Androgenic-associated hair loss affects men and women. It is primarily due to the conversion of testosterone into the more potent dihydrotestosterone (DHT). A full assessment of how you metabolize your hormones either through a urine or saliva test is crucial. The main treatment is blocking the conversion of testosterone into DHT through 5-alpha reductase inhibitors. Green tea is one example of a natural 5-alpha reductase inhibitor, I recommend ingestion of green tea daily. Some people have found DHT blocking shampoo to be helpful although research is limited. 

Nutrient Deficiency Hair Loss

As previously mentioned, a growing hair follicle is highly vulnerable to nutrient deficiencies. The most common nutrient deficiency associated with hair loss is iron deficiency anemia. Iron deficiency is common among vegetarians/vegans and menstruating women, especially women with heavy bleeding. One of the biggest myths surrounding hair care is that biotin is the single most important nutrient necessary for maintaining healthy hair. Biotin can be helpful, but there are other nutrients that can support healthy hair as well. Other nutrient deficiencies that can result in hair loss include niacin, folate, vitamin D, vitamin E, vitamin A, zinc, selenium, essential fatty acids, and all 9 essential amino acids. Poor hair quality can directly relate to a person’s nutrient status.

Chronic Elevated Stress

The stress hormone, cortisol, can be a cause of hair loss since cortisol is responsible for prematurely shifting your hair follicles into the telogen phase. Cortisol or stress can also cause poor nutrient absorption in the gut, which may also impact hair loss. To learn more about chronic stress read this article on adrenal fatigue.

Hypothyroidism Hair Loss

Sub-optimal thyroid function can cause hair shedding, hair loss, and changes to hair texture (coarse and brittle). To fully assess thyroid function, a complete thyroid panel must be ordered to rule out autoimmune thyroid disease (Hashimoto’s thyroiditis). A complete thyroid panel consists of TSH, Free T3, Free T4, and thyroid antibodies.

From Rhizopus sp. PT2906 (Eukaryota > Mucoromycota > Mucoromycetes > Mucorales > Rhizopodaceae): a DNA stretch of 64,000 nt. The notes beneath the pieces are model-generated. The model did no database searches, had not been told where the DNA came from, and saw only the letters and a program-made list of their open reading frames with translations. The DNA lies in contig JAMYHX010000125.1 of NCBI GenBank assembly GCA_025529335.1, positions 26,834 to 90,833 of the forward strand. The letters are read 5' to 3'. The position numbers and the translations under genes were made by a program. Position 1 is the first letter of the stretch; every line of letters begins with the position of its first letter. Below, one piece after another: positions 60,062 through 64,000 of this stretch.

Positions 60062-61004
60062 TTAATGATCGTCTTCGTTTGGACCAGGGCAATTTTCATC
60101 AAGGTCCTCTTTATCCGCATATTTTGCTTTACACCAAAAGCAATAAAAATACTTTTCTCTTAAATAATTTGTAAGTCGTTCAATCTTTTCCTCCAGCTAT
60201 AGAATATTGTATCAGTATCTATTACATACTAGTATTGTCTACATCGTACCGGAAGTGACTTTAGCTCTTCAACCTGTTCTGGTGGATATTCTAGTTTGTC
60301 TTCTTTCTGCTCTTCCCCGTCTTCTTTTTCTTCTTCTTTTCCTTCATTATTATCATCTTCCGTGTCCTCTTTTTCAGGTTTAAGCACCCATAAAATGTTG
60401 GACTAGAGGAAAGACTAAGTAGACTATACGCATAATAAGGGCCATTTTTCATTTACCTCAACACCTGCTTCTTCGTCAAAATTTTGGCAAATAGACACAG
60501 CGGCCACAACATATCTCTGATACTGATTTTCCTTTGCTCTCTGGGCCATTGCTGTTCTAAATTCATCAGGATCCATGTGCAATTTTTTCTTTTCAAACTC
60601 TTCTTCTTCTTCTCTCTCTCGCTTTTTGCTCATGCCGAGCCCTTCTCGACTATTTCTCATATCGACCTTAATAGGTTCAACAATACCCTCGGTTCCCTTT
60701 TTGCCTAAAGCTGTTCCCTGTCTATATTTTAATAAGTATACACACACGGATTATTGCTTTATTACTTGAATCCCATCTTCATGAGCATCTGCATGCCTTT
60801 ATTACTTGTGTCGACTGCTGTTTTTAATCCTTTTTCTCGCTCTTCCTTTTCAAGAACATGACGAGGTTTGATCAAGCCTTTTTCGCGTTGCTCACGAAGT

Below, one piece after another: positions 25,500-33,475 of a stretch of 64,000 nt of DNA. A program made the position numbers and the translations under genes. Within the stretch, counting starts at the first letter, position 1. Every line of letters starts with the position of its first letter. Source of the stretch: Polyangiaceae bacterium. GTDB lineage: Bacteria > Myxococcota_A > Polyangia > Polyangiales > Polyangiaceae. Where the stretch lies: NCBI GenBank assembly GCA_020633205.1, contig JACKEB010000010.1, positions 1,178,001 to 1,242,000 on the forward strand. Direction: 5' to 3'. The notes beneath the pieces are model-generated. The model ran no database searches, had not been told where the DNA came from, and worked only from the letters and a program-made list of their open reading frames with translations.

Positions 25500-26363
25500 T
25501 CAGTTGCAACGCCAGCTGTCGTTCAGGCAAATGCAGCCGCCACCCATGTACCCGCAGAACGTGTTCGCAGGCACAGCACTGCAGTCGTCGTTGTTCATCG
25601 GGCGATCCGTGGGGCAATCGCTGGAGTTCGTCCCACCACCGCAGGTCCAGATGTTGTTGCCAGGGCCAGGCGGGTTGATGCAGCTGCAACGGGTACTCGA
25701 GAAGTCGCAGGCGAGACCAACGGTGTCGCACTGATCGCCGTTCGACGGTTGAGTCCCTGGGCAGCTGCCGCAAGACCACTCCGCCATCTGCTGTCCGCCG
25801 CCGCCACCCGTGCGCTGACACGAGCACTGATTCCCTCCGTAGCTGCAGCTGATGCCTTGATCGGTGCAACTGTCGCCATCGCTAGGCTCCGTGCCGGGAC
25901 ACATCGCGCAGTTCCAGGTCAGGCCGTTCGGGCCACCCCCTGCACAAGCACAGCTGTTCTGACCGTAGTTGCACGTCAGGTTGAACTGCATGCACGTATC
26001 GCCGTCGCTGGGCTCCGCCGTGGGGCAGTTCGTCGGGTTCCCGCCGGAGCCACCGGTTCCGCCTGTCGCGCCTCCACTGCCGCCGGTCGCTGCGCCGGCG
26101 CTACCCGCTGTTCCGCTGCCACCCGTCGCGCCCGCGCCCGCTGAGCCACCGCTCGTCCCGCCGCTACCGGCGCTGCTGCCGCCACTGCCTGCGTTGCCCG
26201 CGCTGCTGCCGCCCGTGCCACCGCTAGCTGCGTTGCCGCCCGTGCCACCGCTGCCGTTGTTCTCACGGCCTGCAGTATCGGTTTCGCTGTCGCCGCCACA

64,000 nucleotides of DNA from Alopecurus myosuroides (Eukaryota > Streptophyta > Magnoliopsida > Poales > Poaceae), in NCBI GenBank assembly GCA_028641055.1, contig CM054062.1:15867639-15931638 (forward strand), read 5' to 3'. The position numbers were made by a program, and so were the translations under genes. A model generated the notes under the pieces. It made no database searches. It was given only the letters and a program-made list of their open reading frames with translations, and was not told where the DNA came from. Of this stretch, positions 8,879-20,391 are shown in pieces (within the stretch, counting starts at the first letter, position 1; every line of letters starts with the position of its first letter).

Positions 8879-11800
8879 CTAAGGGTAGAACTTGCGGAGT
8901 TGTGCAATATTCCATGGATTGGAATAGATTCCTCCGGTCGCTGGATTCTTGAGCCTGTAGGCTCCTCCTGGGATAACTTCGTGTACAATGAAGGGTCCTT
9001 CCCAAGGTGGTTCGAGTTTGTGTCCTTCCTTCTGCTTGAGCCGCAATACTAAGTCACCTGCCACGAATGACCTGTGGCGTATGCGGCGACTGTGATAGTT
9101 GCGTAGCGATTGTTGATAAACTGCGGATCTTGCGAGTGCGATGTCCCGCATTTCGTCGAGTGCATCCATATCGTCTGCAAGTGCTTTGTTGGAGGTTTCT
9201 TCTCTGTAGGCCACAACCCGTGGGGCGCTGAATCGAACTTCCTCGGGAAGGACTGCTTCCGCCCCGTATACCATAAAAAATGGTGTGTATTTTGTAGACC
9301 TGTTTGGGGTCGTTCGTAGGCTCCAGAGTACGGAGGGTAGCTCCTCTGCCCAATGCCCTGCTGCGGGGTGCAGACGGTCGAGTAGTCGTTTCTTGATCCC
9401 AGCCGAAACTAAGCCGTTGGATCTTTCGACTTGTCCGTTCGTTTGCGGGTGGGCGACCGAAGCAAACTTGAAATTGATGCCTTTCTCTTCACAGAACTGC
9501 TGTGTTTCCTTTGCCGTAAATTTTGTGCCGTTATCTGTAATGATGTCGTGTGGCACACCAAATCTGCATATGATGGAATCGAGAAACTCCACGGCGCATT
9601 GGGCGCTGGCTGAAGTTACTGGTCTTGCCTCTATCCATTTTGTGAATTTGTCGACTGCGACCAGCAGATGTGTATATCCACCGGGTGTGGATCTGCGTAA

Medication-induced hair loss

Fluctuations in medications can lead to hair loss, below are the most common:

  • Hormones (testosterone, estrogen, hormonal contraceptives) *use caution around your significant other if they are using topical transdermal hormones.
  • Beta-blockers
  • Oral retinoids
  • Levothyroxine: Over-medication of thyroid conditions with Levothyroxine, for example, can lead to hair loss. Therefore a proper thyroid panel workup is essential for assessing hair loss.
  • Tricyclic antidepressants

Hair Care At Home

  • Hair Mask: Castor oil with rosemary essential oil massaged into the scalp daily
  • End your showers on cold for at least 30 seconds! This will help to increase blood flow to the scalp to enhance the anagen growth phase.
  • Avoid hair pulling styles, utilize hair clips, and scrunchies over rubber bands  
  • Adapt stress relief practices: Stress less exercise
  • Seed cycling

References:

Kanwar AJ, Narang T. Anagen effluvium. Indian J Dermatol Venereol Leprol 2013;79:604-612

Editor’s Note: The information in this article is intended for your educational use only. Always seek the advice of your physician or other qualified health practitioners with any questions you may have regarding a medical condition and before undertaking any diet, supplement, fitness, or other health program.